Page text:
The counsel for Netflix informed the bench on Thursday that they took the initiative and changed the word in the English subtitles in the fourth episode of the show that was alleged derogatory.
The clumsy attempts at censorship don’t stop
A plea was filed in the Delhi High Court on Wednesday seeking removal of some “offensive scenes” from the Netflix series Sacred Games, alleging that some of its content were inappropriate and derogatory in nature and harmed the reputation of the former prime minister.
On Wednesday, the matter came up before a bench of Acting Chief Justice Gita Mittal and Justice C Hari Shankar from which, it recused itself without giving a reason and listed the case before another bench.
Congress activist Rajeev Sinha had filed a complaint against the series on Tuesday alleging that late PM Rajiv Gandhi has been abused with ‘Fattu’ kind of word in the show.
Few are aware of the fact that the youngest prime minister of India was also a keen photographer. While photography was a source of immense pleasure to him, he is believed to have been extremely modest about it.
Rajiv Gandhi was assassinated in Sriperumbudur, a village located about 40 km from Chennai where he had gone to address a meeting. He was seeking support a Congress Lok Sabha nominee. He had taken office after the assassination of his mother, Indira Gandhi.
Rajiv Gandhi became the youngest PM of India at 40 when he assumed office after his mother and former PM Indira Gandhi was assassinated in 1984.
The current Narendra Modi government faced a similar situation as it decided to withdraw a guideline issued by the I&B stating that if a journalist is found to have created or propagated ‘fake news’, his or her press accreditation would be at risk of getting canceled.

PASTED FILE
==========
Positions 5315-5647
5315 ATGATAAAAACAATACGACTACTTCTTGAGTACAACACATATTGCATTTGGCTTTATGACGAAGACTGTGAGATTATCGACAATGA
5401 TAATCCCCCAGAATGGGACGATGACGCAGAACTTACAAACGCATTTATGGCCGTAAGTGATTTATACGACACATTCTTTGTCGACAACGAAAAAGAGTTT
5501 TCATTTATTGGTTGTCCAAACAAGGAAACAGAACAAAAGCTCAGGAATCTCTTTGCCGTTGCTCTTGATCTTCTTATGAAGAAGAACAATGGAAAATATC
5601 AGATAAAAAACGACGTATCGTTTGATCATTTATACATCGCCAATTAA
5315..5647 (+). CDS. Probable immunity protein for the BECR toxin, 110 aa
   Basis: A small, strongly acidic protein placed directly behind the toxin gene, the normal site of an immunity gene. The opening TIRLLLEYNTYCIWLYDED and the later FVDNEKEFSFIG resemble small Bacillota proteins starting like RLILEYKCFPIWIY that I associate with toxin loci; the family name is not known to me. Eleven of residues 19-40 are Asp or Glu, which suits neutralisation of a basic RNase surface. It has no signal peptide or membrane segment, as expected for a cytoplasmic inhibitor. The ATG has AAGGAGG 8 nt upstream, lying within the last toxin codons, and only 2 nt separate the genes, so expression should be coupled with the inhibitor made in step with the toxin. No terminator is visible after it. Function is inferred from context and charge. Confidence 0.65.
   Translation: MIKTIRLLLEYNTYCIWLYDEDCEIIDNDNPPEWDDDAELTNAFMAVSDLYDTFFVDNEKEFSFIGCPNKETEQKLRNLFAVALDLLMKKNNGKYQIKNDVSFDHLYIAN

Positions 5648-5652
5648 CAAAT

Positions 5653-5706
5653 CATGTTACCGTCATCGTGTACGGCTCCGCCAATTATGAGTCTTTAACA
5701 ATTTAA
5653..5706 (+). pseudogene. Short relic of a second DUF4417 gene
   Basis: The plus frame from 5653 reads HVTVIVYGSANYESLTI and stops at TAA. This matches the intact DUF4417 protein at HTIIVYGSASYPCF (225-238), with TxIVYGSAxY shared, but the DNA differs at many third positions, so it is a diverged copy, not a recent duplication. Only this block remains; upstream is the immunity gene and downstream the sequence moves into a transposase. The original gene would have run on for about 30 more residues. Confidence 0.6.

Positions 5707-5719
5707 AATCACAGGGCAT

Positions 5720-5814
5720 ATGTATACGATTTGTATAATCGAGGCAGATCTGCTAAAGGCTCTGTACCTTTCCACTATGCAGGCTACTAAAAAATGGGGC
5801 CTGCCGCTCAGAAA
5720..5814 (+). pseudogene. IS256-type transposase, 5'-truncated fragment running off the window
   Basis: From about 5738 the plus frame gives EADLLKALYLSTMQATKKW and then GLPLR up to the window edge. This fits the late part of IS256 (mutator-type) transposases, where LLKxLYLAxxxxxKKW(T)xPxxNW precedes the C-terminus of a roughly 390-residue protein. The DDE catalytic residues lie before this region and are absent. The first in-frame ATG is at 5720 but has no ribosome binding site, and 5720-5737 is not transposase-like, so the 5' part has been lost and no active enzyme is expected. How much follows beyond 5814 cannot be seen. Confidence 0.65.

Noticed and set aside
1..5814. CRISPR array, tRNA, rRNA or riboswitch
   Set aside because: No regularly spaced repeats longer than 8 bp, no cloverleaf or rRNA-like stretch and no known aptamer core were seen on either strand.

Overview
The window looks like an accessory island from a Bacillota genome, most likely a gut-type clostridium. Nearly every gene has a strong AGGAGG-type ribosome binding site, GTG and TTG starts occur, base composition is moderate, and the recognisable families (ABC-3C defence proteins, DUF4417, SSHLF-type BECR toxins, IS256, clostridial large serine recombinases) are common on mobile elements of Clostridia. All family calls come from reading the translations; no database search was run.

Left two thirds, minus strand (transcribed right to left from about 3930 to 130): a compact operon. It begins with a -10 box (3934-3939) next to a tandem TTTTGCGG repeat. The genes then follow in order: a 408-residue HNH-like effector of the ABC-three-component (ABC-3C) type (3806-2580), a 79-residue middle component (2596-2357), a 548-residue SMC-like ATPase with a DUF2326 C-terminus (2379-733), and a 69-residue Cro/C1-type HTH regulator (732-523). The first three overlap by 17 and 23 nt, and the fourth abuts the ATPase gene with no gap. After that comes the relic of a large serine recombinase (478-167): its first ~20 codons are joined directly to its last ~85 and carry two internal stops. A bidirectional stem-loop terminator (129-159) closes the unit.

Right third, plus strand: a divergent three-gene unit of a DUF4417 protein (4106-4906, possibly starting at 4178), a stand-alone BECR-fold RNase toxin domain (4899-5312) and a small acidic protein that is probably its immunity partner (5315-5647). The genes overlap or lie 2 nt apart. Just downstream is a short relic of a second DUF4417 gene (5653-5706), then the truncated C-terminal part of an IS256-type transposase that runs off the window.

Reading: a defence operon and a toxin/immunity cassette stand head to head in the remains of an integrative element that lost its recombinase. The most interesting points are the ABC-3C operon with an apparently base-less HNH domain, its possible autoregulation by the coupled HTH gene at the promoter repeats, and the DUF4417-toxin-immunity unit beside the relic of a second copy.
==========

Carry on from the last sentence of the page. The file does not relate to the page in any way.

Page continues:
Incessant corruption and the lack of political will have confined both the IG Stadium in the state capital and the State Stadium in Dimapur to a perpetual “under construction” status for decades, reports Kallol Dey from Kohima.
On February 18, 2014, the top court had commuted the death sentence of Perarivalan to life imprisonment, along with that of two other prisoners – Santhan and Murugan – on grounds of a delay of 11 years in deciding their mercy pleas by the Centre.
Perarivalan was found guilty of supplying two 9-volt batteries which were allegedly used in the improvised explosive device (IED) that killed Rajiv Gandhi.
The Supreme Court has asked CBI to respond to the plea within three weeks, and has listed the matter for hearing on February 21.
Rajiv Gandhi was assassinated at an election rally on the night of May 21, 1991 at Sriperumbudur, Tamil Nadu, by a woman suicide bomber, identified as Dhanu.
The Centre sought some time from the bench for filing its reply on Perarivalan’s plea seeking suspension of his sentence till the MDMA conclude into the conspiracy behind making of the bomb.